This book discusses the modeling and analysis of magnetic resonance imaging (MRI) data acquired from the human brain. The data processing pipelines described rely on R. The book is intended for readers from two communities: Statisticians who are interested in neuroimaging and looking for an introduction to the acquired data and typical scientific problems in the field; and neuroimaging students wanting to learn about the statistical modeling and analysis of MRI data. Offering a practical introduction to the field, the book focuses on those problems in data analysis for which implementations within R are available. It also includes fully worked examples and as such serves as a tutorial on MRI analysis with R, from which the readers can derive their own data processing scripts. The book starts with a short introduction to MRI and then examines the process of reading and writing common neuroimaging data formats to and from the R session. The main chapters cover three common MR imaging modalities and their data modeling and analysis problems: functional MRI, diffusion MRI, and MultiParameter Mapping. The book concludes with extended appendices providing details of the nonparametric statistics used and the resources for R and MRI data.The book also addresses the issues of reproducibility and topics like data organization and description, as well as open data and open science. It relies solely on a dynamic report generation with knitr and uses neuroimaging data publicly available in data repositories. The PDF was created executing the R code in the chunks and then running LaTeX, which means that almost all figures, numbers, and results were generated while producing the PDF from the sources. 
J. Polzehl, K. Tabelow, Chapter 4: Structural Adaptive Smoothing: Principles and Applications in Imaging, in: Mathematical Methods for Signal and Image Analysis and Representation, L. Florack, R. Duits, G. Jongbloed, M.C. VAN Lieshout, L. Davies, eds., 41 of Computational Imaging and Vision, Springer, London et al., 2012, pp. 6581, (Chapter Published).

K. Tabelow, B. Whitcher, eds., Magnetic Resonance Imaging in R, 44 of Journal of Statistical Software, American Statistical Association, 2011, 320 pages, (Monograph Published).
Articles in Refereed Journals

F. Galarce Marín, K. Tabelow, J. Polzehl, Ch.P. Papanikas, V. Vavourakis, L. Lilaj, I. Sack, A. Caiazzo, Displacement and pressure reconstruction from magnetic resonance elastography images: Application to an in silico brain model, SIAM Journal on Imaging Sciences, 16 (2023), pp. 9961027, DOI 10.1137/22M149363X .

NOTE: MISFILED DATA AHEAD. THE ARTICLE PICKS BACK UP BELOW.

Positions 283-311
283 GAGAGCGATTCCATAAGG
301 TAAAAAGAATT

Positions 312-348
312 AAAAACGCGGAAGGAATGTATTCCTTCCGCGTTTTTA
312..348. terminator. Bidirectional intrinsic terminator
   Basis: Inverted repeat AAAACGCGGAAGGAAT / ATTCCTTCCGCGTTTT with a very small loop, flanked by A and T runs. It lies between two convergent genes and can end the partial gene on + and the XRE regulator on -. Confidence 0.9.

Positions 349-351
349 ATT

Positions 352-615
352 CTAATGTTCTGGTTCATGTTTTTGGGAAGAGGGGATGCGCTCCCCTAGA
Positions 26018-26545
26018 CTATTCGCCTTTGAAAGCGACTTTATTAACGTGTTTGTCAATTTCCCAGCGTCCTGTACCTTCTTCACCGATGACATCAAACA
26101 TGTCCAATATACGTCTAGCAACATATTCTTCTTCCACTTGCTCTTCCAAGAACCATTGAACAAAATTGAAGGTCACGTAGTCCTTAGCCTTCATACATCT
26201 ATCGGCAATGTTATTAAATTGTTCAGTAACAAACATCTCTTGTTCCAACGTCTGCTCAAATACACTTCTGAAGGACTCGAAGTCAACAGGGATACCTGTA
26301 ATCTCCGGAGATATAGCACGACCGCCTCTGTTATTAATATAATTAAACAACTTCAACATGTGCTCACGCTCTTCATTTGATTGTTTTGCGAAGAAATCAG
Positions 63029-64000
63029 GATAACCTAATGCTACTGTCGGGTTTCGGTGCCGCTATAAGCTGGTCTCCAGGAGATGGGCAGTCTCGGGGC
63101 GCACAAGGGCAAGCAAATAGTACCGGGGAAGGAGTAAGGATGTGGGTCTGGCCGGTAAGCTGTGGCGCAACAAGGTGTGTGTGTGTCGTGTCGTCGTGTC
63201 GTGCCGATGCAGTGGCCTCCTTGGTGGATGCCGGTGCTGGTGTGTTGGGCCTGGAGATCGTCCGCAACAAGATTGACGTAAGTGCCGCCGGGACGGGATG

Abstract
This paper investigates a data assimilation approach for noninvasive quantification of intracranial pressure from partial displacement data, acquired through magnetic resonance elastography. Data assimilation is based on a parametrizedbackground data weak methodology, in which the state of the physical system tissue displacements and pressure fields is reconstructed from partially available data assuming an underlying poroelastic biomechanics model. For this purpose, a physicsinformed manifold is built by sampling the space of parameters describing the tissue model close to their physiological ranges, to simulate the corresponding poroelastic problem, and compute a reduced basis. Displacements and pressure reconstruction is sought in a reduced space after solving a minimization problem that encompasses both the structure of the reducedorder model and the available measurements. The proposed pipeline is validated using synthetic data obtained after simulating the poroelastic mechanics on a physiological brain. The numerical experiments demonstrate that the framework can exhibit accurate joint reconstructions of both displacement and pressure fields. The methodology can be formulated for an arbitrary resolution of available displacement data from pertinent images. It can also inherently handle uncertainty on the physical parameters of the mechanical model by enlarging the physicsinformed manifold accordingly. Moreover, the framework can be used to characterize, in silico, biomarkers for pathological conditions, by appropriately training the reducedorder model. A first application for the estimation of ventricular pressure as an indicator of abnormal intracranial pressure is shown in this contribution. 
A. Vasin, A. Gasnikov, P. Dvurechensky, V. Spokoiny, Accelerated gradient methods with absolute and relative noise in the gradient, Optimization Methods & Software, published online in June 2023, DOI 10.1080/10556788.2023.2212503 .

E. Borodich, V. Tominin, Y. Tominin, D. Kovalev, A. Gasnikov, P. Dvurechensky, Accelerated variancereduced methods for saddlepoint problems, EURO Journal on Computational Optimization, 10 (2022), pp. 100048/1100048/32, DOI 10.1016/j.ejco.2022.100048 .

A. Ivanova, P. Dvurechensky, E. Vorontsova, D. Pasechnyuk, A. Gasnikov, D. Dvinskikh, A. Tyurin, Oracle complexity separation in convex optimization, Journal of Optimization Theory and Applications, 193 (2022), pp. 462490, DOI 10.1007/s10957022020387 .
Abstract
Ubiquitous in machine learning regularized empirical risk minimization problems are often composed of several blocks which can be treated using different types of oracles, e.g., full gradient, stochastic gradient or coordinate derivative. Optimal oracle complexity is known and achievable separately for the full gradient case, the stochastic gradient case, etc. We propose a generic framework to combine optimal algorithms for different types of oracles in order to achieve separate optimal oracle complexity for each block, i.e. for each block the corresponding oracle is called the optimal number of times for a given accuracy. As a particular example, we demonstrate that for a combination of a full gradient oracle and either a stochastic gradient oracle or a coordinate descent oracle our approach leads to the optimal number of oracle calls separately for the full gradient part and the stochastic/coordinate descent part.